After discovering the ISS was leaking vital coolant for its power systems, NASA on Friday made the decision to send astronauts on an emergency spacewalk to fix the issue. And on Saturday morning, Thomas Marshburn and Chris Cassidy successfully replaced the troublesome pump. Did everyone catch the recent trailer for Gravity? Yeah, imagine that, with less explosions. The two brave astronauts both have one incredible story to tell their grandchildren.
After 2.5 hours of carefully traversing the football field-size station, the two removed and replaced the 260-pound leaking pump from the P6 truss seemingly without issue. NASA actually streamed the entire thing live, making for one of the tensest reality TV episodes in humankind’s history. Let’s hope this one doesn’t get picked up for a sequel or three.
While the leak didn’t pose any immediate danger to the crew, had the leak not been fixed, the ISS could have lost its ability to cool the solar array that was leaking. Before deciding to dispatch humans to fix the problem, NASA considered sending the station’s robotic arm over to the station’s truss. But the problem needed the more dexterous and adaptable human brain. And, amazingly, the two bravely completed their mission in just 2.5 hours; however, the entire spacewalk was expected to last 6.5 hours.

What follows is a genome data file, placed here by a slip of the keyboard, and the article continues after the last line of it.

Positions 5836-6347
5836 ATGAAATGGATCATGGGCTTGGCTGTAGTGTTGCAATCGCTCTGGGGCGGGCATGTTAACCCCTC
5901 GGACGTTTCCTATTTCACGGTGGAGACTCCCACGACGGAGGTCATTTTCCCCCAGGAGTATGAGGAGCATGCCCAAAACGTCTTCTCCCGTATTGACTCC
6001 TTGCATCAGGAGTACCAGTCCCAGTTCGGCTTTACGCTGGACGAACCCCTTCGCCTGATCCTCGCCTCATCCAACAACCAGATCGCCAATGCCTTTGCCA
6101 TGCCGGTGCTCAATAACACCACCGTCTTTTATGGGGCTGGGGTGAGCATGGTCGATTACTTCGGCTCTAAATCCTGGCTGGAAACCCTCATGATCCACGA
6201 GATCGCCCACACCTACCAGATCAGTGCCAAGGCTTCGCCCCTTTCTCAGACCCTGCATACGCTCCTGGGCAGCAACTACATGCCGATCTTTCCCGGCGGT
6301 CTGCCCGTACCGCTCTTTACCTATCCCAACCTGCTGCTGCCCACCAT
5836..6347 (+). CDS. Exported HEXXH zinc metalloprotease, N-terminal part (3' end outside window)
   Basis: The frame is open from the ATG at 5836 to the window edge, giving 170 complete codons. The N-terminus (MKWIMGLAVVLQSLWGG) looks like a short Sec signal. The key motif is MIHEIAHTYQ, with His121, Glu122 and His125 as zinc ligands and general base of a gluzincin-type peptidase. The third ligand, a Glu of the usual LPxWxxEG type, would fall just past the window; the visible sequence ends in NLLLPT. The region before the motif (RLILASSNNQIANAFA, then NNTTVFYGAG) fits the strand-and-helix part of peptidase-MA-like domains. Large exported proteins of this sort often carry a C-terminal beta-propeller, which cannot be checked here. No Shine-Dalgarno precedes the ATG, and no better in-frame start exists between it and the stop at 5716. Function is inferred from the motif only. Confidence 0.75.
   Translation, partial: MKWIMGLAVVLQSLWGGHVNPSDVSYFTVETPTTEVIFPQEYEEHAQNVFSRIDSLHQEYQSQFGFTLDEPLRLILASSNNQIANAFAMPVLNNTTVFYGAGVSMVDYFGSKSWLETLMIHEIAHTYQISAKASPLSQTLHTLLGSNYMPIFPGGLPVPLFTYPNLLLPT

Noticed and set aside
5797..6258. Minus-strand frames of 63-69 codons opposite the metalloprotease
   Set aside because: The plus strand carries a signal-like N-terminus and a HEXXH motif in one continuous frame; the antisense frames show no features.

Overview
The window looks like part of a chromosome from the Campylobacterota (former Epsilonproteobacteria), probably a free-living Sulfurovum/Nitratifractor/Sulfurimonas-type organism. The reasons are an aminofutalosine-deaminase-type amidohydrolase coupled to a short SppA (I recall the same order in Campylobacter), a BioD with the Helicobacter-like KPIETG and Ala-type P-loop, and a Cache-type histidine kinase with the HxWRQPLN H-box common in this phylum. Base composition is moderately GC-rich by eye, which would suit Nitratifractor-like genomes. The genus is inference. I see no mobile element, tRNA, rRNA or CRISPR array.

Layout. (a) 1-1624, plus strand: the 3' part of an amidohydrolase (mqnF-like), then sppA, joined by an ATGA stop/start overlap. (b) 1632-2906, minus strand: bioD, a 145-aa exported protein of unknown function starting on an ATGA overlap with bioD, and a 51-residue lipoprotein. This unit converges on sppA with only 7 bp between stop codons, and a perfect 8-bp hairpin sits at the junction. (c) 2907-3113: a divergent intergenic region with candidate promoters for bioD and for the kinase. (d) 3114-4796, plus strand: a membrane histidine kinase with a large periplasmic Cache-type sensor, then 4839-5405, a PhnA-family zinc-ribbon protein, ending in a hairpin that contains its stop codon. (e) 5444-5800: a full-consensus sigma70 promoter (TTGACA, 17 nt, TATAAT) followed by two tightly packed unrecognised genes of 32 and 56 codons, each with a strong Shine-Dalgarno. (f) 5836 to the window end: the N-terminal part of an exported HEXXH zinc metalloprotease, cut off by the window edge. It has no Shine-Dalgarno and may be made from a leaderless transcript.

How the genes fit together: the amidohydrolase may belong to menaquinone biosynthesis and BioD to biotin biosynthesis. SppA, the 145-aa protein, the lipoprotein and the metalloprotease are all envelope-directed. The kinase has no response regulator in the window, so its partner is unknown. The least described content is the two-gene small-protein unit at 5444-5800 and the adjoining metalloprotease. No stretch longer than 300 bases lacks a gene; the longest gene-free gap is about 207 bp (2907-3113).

— NASA (@NASA) May 11, 2013
Astronauts aboard the International Space Station train for this type of thing as part of the “Big 12” types of emergency spacewalks. I suppose for astronauts, who spend months up in space at a time, today’s incident was nothing more than a small hiccup. You certainly cannot be afraid of heights.
After replacing the pump, Mission Control ran the new pump as the two spacewalkers looked on for any leaks. So far, everything seems to be back to normal. Pretty incredible what the two flight engineers managed to accomplish. Let’s all give our congratulations to the crew and everyone else involved.